# Tension on chain on pulley

## Homework Statement

A worker lifts a weight w by pulling down a rope with a force F. The upper pulley is attached to a ceiling by a chain, and the lower pulley is attached to the weight by another chain. The weight is lifted at constant speed. Assume the chain, rope, and pulley all have negligible weights. In terms of w, find the magnitude of force F if the weight is lifted at constant speed.

F=ma where a=0

## The Attempt at a Solution

Okay, so I made a fbd again. This time I'm confused about the tensions, I'm not sure if it is pointed up or down, for both of the chains. So far, I have the weight pointed down, F is down, and both tensions are up (I assume that tension is up...but I'm not sure). With that, my equation is

F = -w+2T where I substitute T with w.

Can someone pls explain to me about tension? Many thanks in advance.

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PhanthomJay
Homework Helper
Gold Member

## Homework Statement

A worker lifts a weight w by pulling down a rope with a force F. The upper pulley is attached to a ceiling by a chain, and the lower pulley is attached to the weight by another chain. The weight is lifted at constant speed. Assume the chain, rope, and pulley all have negligible weights. In terms of w, find the magnitude of force F if the weight is lifted at constant speed.

F=ma where a=0

## The Attempt at a Solution

Okay, so I made a fbd again. This time I'm confused about the tensions, I'm not sure if it is pointed up or down, for both of the chains. So far, I have the weight pointed down, F is down, and both tensions are up (I assume that tension is up...but I'm not sure). With that, my equation is

F = -w+2T where I substitute T with w.

Can someone pls explain to me about tension? Many thanks in advance.
I'm not sure how to visualize your problem, but in terms of tension forces, tension forces external to an object in a FBD always pull away from that object in your FBD, never towards its.

Sorry, I have the picture right here. I figured out that both of the tensions, in upper and lower chains are w, but putting the whole problem together to find the magnitude of the force, I'm bit stuck, keep getting the wrong answer. Is both tensions not pointed up?

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PhanthomJay
Homework Helper
Gold Member
Sorry, I have the picture right here. I figured out that both of the tensions, in upper and lower chains are w, but putting the whole problem together to find the magnitude of the force, I'm bit stuck, keep getting the wrong answer. Is both tensions not pointed up?
There are a few tension forces to deal with here, so be careful. You have the tension in each of the chains, and the tension in the rope. For massless, frictionless pulleys, the tension in the rope is always the same on each side of the pulley it is wrapped around.

Since the top pulley does not move, and the lower pulley moves at constant speed, there are no net external forces acting on the system. Newton 1 applies.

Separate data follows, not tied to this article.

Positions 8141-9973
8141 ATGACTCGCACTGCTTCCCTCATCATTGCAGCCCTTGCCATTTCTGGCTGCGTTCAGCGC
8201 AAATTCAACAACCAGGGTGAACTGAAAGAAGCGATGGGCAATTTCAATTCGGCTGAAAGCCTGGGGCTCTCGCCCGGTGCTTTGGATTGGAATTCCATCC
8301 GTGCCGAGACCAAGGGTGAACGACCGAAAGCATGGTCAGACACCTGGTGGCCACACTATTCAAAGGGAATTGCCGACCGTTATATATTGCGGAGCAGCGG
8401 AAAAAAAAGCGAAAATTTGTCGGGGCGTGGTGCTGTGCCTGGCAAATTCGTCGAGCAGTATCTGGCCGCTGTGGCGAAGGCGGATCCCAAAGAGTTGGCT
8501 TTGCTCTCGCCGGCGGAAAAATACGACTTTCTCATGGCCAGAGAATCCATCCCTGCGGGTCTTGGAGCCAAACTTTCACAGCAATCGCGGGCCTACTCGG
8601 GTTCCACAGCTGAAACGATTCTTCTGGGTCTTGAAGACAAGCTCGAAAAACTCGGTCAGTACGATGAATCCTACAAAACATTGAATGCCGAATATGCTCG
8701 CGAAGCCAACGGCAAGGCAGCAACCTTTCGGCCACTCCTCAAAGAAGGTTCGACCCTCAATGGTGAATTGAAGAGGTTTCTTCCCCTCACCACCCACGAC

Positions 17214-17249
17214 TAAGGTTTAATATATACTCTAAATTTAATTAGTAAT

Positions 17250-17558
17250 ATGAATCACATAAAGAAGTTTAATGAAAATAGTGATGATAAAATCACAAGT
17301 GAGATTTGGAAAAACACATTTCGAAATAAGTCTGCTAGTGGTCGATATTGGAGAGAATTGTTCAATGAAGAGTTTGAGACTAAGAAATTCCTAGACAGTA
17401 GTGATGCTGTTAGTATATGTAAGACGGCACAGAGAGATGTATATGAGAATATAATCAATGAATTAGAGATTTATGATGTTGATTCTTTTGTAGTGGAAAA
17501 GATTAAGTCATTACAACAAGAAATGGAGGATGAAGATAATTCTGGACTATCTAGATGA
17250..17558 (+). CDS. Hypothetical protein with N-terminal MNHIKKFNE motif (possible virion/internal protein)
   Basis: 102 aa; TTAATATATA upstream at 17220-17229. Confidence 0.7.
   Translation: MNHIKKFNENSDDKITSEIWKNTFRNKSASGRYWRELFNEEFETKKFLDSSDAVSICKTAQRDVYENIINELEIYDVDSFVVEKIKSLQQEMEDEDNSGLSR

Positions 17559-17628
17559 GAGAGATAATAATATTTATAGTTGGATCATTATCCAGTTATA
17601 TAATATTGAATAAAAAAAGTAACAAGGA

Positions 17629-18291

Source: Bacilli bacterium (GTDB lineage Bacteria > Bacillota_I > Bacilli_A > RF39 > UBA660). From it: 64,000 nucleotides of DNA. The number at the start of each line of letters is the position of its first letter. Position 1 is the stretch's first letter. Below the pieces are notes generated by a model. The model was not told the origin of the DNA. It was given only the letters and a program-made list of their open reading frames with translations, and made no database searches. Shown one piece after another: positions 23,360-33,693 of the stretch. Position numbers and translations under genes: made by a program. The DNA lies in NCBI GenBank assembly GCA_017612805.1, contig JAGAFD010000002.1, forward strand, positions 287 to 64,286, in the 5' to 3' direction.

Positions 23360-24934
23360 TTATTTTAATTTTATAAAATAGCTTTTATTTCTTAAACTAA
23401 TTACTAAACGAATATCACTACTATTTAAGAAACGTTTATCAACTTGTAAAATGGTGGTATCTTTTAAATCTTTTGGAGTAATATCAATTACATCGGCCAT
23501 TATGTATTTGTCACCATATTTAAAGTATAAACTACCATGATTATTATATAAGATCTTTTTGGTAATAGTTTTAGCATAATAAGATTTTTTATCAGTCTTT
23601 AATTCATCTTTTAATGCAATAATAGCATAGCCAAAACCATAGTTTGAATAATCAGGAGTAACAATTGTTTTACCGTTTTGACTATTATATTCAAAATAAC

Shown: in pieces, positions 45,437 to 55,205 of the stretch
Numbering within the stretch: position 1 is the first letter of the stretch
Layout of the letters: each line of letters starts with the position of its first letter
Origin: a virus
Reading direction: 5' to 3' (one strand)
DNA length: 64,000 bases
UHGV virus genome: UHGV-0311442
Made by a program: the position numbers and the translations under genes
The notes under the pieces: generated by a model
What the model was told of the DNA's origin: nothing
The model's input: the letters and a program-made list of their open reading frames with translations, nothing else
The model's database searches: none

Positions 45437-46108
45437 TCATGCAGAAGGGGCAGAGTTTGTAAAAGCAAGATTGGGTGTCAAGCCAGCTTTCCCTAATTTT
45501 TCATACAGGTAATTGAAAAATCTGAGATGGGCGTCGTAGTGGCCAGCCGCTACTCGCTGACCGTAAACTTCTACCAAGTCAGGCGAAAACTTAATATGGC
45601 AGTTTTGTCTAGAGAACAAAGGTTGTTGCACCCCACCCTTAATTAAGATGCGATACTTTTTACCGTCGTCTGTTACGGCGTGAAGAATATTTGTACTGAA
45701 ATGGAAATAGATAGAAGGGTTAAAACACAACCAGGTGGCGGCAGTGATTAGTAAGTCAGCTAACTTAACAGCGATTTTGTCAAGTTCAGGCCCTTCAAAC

Draw an FBD of the weight first. That will give you the tension in the lower chain....w, acting up on the block, pulling away from it, which you have correctly identified. Now draw an FBD of the lower pulley....isolate it with a cloud around it. You have the tension in the chain, w, acting down away from the pulley. What can you now say about the tension in the rope and the force F??

There are a few tension forces to deal with here, so be careful. You have the tension in each of the chains, and the tension in the rope. For massless, frictionless pulleys, the tension in the rope is always the same on each side of the pulley it is wrapped around.

Since the top pulley does not move, and the lower pulley moves at constant speed, there are no net external forces acting on the system. Newton 1 applies.

Draw an FBD of the weight first. That will give you the tension in the lower chain....w, acting up on the block, pulling away from it, which you have correctly identified. Now draw an FBD of the lower pulley....isolate it with a cloud around it. You have the tension in the chain, w, acting down away from the pulley. What can you now say about the tension in the rope and the force F??
The tension is pointed downward right? So if the tension is the same on both side, then counting all the forces together, there's two tensions (in the chains) pointed up and two tensions in the ropes, pointing downward. Doesn't that cancel out all the tensions? Unless I'm wrong about the direction of the tensions...?

PhanthomJay
Homework Helper
Gold Member
The tension is pointed downward right? So if the tension is the same on both side, then counting all the forces together, there's two tensions (in the chains) pointed up and two tensions in the ropes, pointing downward. Doesn't that cancel out all the tensions? Unless I'm wrong about the direction of the tensions...?
I don't think you are taking your FBD's properly. Let me start one of them off for you, or else we'll be talking forever about what acts up and what acts down.

Draw a circle or cloud around the lower pulley. The circle will cut through the lower chain and through the 2 ropes immediately above that lower pulley. The tension in the chain acts down on the pulley, pulling away from it, and equals w. The tension , T, in 'each' of the ropes above the pulley act up on the pulley, pulling away from it . The tension in 'each' of the ropes are equal. (I put 'each' in quotes because really it's the same rope, you know). From Newton 1,
$$F_{net} = 0$$
$$T + T - w= 0$$
$$2T = w$$
$$T = w/2$$
NOW, try solving for F.
Solve

Yeah, I don't understand about the direction of the tension....I'm not sure if it goes up or down when attached to an object.

Um, since the tension of the rope is same on both side of the pulley it's wrapped around, does that mean that the force F = T = w/2?

PhanthomJay